On the ASE A8 test you will also need a understanding of the ASE A8 Ignition System operation and Secondary waveform analysis.
A wave analysis can help the technician make a diagnostic decision in three essential areas:
Electrical resistance: all air gaps, from rotor/cap too spark plug and any resistance in between.
Compression Resistance: mechanical integrity of the engine
Combustion Resistance: air/fuel ratio problems
All will effect secondary ignition patterns
Understanding ASE A8 IGNITION SYSTEM RESISTANCE
To check for secondary firing KV uniformity between cylinders (there should be no more than 20% difference between cylinders), you should note the firing voltage needed to overcome all the secondary resistance. Using the the display/parade parade pattern each technician should have mental picture what the firing voltage should look like.
Also remember if the firing voltage is within 20% of each other it doesn’t always means nothings wrong, remember the scope only shows the widest gap in the circuit.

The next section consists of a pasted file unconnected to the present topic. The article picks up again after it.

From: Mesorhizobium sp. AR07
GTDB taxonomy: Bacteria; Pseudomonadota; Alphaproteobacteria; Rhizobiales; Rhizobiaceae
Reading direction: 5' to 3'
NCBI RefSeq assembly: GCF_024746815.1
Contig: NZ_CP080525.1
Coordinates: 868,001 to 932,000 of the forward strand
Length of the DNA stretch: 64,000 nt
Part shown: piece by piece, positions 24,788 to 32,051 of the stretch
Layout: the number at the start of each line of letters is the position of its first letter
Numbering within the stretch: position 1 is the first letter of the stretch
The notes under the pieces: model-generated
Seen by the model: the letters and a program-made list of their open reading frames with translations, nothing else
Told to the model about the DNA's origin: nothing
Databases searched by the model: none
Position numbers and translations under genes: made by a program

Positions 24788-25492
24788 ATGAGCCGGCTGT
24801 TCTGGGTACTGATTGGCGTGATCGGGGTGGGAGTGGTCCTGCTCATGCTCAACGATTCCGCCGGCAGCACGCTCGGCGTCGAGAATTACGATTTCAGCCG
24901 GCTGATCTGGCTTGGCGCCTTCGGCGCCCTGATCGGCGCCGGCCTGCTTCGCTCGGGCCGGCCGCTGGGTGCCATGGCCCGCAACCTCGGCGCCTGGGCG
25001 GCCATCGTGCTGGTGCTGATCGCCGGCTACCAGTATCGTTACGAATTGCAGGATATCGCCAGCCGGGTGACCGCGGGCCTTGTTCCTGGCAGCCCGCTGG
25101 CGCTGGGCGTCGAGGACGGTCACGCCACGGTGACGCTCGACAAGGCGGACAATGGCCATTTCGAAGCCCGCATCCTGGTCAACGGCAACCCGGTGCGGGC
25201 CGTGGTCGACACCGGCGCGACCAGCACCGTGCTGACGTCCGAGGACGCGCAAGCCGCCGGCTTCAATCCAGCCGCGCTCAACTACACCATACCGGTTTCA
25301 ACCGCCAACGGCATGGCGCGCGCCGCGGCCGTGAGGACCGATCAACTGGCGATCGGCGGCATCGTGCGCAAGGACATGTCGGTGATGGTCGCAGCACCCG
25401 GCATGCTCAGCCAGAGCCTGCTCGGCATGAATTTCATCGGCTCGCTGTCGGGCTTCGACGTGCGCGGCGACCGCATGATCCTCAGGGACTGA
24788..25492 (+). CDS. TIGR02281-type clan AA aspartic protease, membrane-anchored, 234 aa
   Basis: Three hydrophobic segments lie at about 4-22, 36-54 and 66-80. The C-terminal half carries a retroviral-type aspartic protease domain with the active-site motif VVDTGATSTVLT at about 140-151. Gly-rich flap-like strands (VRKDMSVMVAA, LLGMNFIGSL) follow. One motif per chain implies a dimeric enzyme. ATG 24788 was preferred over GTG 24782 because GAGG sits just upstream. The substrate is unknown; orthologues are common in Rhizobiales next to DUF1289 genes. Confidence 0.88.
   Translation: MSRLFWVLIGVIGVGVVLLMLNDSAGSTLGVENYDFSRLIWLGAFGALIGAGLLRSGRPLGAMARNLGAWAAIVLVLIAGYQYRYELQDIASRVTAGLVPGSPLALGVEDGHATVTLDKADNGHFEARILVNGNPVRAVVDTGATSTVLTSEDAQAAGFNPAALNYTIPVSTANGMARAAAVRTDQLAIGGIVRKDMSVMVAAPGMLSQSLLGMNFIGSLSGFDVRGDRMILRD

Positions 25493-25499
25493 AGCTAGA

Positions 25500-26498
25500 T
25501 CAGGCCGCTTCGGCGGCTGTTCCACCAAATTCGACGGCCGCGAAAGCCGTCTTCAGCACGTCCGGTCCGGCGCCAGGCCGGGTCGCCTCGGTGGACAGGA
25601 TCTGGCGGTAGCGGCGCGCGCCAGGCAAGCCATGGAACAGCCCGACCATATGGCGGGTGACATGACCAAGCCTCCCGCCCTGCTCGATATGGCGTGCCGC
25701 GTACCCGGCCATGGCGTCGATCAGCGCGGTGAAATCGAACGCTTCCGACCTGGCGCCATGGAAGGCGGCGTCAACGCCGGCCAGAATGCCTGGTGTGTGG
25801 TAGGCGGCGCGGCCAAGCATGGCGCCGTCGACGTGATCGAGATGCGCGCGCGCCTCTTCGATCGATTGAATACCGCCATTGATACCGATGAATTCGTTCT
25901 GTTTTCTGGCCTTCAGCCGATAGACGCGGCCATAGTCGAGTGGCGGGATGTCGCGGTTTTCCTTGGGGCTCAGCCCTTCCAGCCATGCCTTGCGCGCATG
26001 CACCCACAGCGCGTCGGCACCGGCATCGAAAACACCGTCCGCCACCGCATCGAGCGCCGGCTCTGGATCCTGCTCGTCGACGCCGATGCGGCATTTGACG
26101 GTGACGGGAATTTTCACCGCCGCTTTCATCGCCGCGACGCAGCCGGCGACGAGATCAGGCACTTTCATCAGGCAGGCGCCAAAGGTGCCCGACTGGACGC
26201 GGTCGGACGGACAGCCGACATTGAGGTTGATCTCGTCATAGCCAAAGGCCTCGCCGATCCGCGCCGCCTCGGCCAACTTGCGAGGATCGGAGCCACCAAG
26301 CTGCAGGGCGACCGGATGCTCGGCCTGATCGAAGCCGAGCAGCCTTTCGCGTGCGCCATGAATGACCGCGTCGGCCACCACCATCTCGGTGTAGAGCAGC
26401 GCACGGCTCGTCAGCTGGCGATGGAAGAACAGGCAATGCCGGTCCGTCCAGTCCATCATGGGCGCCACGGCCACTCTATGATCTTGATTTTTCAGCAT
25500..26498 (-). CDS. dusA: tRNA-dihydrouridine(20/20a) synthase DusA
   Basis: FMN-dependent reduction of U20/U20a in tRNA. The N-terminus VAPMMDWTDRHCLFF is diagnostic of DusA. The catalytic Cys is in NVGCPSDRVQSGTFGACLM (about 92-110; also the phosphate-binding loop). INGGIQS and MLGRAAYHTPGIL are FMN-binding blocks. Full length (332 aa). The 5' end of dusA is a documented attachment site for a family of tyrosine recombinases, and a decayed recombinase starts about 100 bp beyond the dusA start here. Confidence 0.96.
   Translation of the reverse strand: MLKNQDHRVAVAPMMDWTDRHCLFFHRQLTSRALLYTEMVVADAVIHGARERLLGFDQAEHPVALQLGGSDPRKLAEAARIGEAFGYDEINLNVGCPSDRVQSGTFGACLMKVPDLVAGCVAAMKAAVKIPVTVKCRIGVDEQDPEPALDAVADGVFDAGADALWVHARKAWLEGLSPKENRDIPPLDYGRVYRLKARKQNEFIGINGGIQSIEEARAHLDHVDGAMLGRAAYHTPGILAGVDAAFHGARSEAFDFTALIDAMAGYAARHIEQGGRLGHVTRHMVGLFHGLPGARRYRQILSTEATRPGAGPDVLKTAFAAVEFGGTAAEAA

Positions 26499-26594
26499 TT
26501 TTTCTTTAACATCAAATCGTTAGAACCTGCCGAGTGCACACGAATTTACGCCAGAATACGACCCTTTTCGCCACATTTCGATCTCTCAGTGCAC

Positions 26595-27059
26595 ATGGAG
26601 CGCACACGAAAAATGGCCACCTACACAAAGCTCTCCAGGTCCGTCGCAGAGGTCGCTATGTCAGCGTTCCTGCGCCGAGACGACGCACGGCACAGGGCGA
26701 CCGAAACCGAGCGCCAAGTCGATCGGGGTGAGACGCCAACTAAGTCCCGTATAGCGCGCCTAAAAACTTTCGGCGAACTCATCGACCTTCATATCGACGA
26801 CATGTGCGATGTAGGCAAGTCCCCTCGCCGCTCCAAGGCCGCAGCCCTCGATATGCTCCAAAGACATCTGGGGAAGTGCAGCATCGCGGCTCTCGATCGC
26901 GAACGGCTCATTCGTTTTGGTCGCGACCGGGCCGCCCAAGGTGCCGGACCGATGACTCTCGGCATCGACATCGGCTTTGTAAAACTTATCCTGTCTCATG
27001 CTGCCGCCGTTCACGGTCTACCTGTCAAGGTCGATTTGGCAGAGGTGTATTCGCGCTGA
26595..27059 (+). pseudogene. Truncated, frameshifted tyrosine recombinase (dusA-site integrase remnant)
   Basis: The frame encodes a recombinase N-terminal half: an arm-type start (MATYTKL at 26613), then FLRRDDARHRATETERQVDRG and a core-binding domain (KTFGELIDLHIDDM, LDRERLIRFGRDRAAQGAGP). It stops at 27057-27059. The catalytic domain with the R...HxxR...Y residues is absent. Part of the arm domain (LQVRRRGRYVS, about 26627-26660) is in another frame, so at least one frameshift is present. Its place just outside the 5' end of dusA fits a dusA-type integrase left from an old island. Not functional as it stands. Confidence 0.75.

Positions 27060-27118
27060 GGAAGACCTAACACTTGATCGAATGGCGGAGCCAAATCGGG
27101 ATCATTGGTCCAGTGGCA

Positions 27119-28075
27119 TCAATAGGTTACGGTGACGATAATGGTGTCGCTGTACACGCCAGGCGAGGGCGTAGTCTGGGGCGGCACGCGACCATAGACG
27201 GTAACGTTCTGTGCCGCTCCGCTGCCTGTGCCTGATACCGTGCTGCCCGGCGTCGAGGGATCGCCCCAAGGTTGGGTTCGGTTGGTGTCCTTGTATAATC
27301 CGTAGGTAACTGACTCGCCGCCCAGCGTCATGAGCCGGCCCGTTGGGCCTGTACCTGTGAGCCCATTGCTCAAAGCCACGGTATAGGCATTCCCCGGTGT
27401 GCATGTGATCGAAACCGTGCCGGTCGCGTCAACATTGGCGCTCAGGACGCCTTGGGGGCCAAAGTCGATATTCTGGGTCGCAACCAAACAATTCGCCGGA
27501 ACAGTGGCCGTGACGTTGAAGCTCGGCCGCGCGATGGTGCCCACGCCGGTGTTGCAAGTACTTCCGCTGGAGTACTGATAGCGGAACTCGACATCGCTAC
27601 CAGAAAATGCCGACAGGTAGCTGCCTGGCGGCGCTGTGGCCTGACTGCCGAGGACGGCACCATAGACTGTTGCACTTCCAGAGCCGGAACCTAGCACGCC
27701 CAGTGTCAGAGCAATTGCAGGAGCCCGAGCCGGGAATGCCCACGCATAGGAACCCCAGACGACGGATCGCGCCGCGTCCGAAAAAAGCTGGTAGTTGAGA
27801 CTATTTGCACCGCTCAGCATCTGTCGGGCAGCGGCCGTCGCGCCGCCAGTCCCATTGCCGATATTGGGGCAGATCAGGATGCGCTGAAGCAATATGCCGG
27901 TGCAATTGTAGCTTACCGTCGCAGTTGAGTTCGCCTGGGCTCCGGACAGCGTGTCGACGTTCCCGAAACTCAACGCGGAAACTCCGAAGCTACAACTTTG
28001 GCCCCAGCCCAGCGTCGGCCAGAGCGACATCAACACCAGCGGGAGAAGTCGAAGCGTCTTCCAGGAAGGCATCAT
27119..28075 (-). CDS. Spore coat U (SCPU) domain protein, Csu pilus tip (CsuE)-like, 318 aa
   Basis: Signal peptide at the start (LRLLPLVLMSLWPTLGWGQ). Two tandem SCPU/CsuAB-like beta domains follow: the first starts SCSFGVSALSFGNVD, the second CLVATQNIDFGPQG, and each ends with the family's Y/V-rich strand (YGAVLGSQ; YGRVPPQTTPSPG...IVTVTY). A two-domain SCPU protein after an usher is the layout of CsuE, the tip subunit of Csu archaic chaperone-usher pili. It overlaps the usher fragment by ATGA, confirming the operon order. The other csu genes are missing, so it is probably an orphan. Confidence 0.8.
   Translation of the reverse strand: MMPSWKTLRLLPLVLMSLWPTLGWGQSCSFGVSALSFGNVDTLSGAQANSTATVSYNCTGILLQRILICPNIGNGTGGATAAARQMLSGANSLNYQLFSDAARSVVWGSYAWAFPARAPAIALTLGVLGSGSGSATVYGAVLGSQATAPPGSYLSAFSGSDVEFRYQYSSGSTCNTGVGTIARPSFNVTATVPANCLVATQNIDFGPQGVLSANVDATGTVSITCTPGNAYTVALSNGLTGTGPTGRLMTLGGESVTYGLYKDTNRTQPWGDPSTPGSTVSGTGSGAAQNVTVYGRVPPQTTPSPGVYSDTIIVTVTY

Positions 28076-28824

In this case it’s better to put he vehicle under a load (in drive holding the brake, while giving the vehicle gas) and watch the secondary ignition to better diagnose the problem, watch the firing lines and spark lines to help find the misfiring cylinder.
Here are three popular spark plug gaps and a typical firing voltage:
.035 spark plug gap would show about 6-8kv (Kilovolts)
.045 spark plug gap would show about 8-10kv (Kilovolts)
.060 spark plug gap would show about 10 – 12kv (Kilovolts)
Now remember these are a rule of thumb, nothing concrete but if you see five cylinders firing at 10kv and number 6 firing with a large firing line with very little spark line, this would indicate an open wire.
The average spark line should be measure around 1.3 – 1.8ms (milliseconds) with a relative even spark line.
If all of the cylinders spark lines measure below 1 ms and the same amount of burn time with high firing lines this means the problem has to be something that effects all the cylinders. A good example would be high resistance in the coil wire.
If there is one spark line that lower and longer than the rest, this would indicate an:
Low compression in that cylinder
Bridged plug gap
Oil fouled plug
carbon track in the distributor cap
If there is one fire line that is higher then the rest with a shorter spark duration than the rest, this would indicate an:
An open wire
Wire fell off the spark plug
Now I know everyone doesn’t have an Oscilloscope, but if you have an ohm meter as a general rule a spark plug wire should ohm at 4,000 ohms per foot.
Also never bunch wires together and run them parallel to each other, this could cause a cross fire.
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